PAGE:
Pandora’s final leg home

It’s Saturday morning and I am here in MD visiting our son Rob and his family.  Did I mention that we have a granddaughter?  “Yes Bob, we know she’s completely and so totally cute and very intelligent.”  So pleased that you have all been paying attention.

Anyway, we’re here for a few days and then I head to Hampton VA to meet up with crew to prepare for our run home.  When I arrive Pandora will be hauled for much of the remainder of the summer.  It’s not hard to find a spot for her in the yard as everybody else is in the water enjoying the summer weather.  I’ll confess that I get quizzical looks from many folks as Pandora comes OUT of the water but those looks quickly turn to something entirely different once they learn about where we’ve been and what’s on the horizon next winter, wherever Pandora takes us.

Oh yeah, I should update you on the boom vang and water in the fuel tanks.   As you recall, the vang failed about a day outside of Hampton and it’s now fixed.   It needed to have the seals rebuilt and also had developed a leak that let the 500lbs of nitrogen leak out.  Nope, I didn’t realize that vangs had nitrogen in them either.  Now I do.

The fuel tanks have been cleaned too and I was told that there was about a gallon of water in one tank but now it’s gone.  Wasn’t that easy?  No word as to whether it was salt or fresh.  I did replace the O rings on all deck plates and they looked fine so I am guessing that I picked up water somewhere when I took on fuel, I think prior to departure in NC last winter.  I am certain that the fuel I got in St Martin, on the Dutch side (remember, eat on the French side, and shop on the Dutch side) was fine.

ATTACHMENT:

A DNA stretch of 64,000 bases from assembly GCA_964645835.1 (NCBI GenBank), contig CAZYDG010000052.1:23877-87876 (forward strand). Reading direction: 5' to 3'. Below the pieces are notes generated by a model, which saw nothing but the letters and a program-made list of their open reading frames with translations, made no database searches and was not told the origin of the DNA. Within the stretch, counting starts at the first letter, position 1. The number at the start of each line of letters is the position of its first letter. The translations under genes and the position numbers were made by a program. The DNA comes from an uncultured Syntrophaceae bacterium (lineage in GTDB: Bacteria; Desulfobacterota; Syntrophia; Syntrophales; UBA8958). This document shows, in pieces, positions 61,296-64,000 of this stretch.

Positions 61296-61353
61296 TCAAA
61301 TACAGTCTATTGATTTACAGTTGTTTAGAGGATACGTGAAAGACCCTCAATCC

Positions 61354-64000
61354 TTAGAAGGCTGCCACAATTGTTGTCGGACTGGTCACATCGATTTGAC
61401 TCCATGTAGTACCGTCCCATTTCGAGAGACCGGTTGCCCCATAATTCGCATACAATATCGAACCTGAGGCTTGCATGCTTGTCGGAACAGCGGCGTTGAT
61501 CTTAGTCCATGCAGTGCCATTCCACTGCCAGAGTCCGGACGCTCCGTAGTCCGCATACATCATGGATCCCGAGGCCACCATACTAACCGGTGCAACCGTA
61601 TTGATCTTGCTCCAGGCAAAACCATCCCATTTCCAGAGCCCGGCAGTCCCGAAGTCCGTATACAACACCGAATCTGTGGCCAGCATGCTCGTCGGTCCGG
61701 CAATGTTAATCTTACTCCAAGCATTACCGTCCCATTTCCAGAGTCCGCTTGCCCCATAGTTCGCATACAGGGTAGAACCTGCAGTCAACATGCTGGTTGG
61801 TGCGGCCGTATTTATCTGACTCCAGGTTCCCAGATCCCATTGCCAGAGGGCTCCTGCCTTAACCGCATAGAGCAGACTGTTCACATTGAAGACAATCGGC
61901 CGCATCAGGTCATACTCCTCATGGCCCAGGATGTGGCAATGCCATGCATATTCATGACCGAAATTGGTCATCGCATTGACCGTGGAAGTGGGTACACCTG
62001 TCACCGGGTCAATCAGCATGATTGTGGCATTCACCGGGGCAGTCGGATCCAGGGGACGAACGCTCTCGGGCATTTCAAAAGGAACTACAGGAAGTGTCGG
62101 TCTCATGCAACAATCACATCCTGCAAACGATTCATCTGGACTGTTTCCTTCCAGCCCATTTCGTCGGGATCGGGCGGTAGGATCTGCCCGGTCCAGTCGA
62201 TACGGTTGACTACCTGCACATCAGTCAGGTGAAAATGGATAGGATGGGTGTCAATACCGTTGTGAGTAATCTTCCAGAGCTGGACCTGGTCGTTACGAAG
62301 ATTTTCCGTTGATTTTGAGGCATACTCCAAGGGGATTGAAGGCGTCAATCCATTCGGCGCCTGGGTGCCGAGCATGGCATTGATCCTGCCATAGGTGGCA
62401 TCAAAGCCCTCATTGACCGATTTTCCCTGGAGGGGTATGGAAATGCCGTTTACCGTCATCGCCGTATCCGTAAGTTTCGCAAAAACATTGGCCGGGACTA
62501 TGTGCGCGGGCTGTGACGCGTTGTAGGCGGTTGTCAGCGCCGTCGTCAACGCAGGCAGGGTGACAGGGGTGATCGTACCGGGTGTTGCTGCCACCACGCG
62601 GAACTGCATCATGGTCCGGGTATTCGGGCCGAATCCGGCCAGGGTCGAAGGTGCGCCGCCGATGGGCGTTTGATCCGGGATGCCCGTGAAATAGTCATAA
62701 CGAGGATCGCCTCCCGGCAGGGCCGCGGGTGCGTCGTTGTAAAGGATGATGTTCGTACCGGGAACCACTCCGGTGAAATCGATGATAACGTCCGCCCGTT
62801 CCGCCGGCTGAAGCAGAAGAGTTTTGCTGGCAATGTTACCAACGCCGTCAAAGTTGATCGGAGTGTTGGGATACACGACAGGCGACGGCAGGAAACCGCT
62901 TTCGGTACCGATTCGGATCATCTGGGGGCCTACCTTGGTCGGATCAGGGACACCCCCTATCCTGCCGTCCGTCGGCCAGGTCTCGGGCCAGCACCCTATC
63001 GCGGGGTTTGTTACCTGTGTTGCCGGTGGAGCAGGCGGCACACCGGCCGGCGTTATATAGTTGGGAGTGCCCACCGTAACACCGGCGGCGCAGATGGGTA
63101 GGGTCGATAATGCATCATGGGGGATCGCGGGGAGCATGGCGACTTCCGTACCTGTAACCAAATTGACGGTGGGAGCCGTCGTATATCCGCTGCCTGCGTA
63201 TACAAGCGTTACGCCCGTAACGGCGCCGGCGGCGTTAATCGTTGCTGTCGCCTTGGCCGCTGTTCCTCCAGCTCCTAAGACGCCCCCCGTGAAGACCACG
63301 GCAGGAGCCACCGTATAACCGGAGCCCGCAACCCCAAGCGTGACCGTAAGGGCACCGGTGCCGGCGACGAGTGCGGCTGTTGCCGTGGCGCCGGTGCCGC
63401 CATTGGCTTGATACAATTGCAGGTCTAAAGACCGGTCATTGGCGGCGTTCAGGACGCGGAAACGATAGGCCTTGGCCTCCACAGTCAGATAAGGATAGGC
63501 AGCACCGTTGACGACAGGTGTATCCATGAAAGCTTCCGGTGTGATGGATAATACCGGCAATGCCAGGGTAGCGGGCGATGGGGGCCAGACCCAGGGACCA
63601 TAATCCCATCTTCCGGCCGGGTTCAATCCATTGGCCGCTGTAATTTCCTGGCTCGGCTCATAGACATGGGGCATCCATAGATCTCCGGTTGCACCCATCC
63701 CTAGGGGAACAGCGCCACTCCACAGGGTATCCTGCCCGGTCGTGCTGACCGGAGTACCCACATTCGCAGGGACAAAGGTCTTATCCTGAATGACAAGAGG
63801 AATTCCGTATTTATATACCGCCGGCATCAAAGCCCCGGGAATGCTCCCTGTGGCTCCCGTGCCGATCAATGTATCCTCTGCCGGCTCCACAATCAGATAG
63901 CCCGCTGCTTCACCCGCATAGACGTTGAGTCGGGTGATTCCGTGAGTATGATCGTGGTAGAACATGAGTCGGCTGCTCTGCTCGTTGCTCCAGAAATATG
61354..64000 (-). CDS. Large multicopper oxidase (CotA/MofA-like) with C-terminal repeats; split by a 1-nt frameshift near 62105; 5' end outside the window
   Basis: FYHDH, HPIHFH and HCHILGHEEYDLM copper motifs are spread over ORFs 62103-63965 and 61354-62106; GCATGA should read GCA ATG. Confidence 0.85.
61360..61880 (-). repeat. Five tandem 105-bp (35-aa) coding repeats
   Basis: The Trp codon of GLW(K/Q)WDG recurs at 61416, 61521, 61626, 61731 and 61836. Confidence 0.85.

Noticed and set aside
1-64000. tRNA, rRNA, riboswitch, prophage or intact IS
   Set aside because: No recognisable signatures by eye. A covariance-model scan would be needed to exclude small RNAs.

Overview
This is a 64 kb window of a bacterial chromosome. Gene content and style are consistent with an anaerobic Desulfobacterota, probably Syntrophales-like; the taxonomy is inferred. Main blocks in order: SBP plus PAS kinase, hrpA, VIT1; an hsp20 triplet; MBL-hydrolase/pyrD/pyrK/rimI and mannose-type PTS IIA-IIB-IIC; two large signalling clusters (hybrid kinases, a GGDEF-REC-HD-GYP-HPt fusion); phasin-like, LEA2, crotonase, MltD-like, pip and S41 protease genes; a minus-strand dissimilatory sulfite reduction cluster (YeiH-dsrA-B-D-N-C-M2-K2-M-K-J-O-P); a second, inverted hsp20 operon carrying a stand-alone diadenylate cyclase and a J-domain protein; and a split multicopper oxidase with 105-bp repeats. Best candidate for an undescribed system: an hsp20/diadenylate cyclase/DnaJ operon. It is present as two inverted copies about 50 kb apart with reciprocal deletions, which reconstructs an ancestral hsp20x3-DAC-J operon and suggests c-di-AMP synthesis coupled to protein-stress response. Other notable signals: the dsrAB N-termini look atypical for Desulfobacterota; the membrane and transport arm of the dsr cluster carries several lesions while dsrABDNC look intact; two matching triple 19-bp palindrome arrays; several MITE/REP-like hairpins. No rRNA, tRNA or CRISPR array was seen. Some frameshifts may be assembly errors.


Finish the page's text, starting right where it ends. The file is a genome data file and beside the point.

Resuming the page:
Oh yeah, I also have a, sort of, new chart plotter to replace the one that crapped out a day outside of Tortola.  I couldn’t get it repaired as Raymarine no longer supports the unit.  Fortunately, I was able to fine a nearly new unit that came off of a boat that was upgrading it’s entire electronics suite.  I am hopeful that it will be a simple “plug and play” when I install it.  And, all of that is just what “broke” on my way north.  We won’t talk about the AIS, windlass, sail repairs and SSB “issues” that cropped up over the winter.  I guess that’s what “miniyaching” is all about, right?  You know the whole “cruising is boat repair in exotic places” thing. I can only imagine what sorts of things break aboard the big guys.

And speaking of the the megayacts and the Caribbean, I found this great video of Ranger, one of the classic J yachts that we saw in Antigua.  It’s a sales video, filmed in Antigua, gives a pretty thorough tour of the yacht.   It is notoriously difficult to get down below tours of these vessels so it’s always a treat when one comes on the market and she’s “open” for viewing.  She’s a beauty, that’s for sure.And, speaking of the big Js, 6 of them competed in Bermuda recently and plan to race together regularly going forward.  This video is an impressive view of them when they recently connected for racing in Bermuda.I hope to see these remarkable yachts in Newport later in the summer when a record of 7 are expected to compete. Bermuda drew 6 of them for competition, including the newest member of the family SVEA, just launched at Vitters in the Netherlands in May.

My friend Rodney is about to close on the purchase of an MJM powerboat so perhaps I can twist his arm to bring her up to Newport.  A boat that’s capable of 28kts will surely be able to keep up with the action way better than Pandora.  I think this link is the design that he’s getting.  It’s clear to me that that this would be  a “proper” platform for viewing a classic J regatta.  Right?  Rodney? Are you listening?  Get out your calendar.  I’ll bring the rum, imported from the exotic Caribbean, of course. I promise.

In the mean time, I am looking forward to the final leg of my 2016-17 season and our final leg back home with Pandora.

 

2 responses to “Pandora’s final leg home

  1. Hi Bob,
    500 lbs of nitrogen? That’s one heavy vang! I think you mean 500 psi.
    Glad to see you’re almost home (relatively). We’re hoping to be up your way later this summer, will keep in touch.
    Jim
    S/V Ubiquitous

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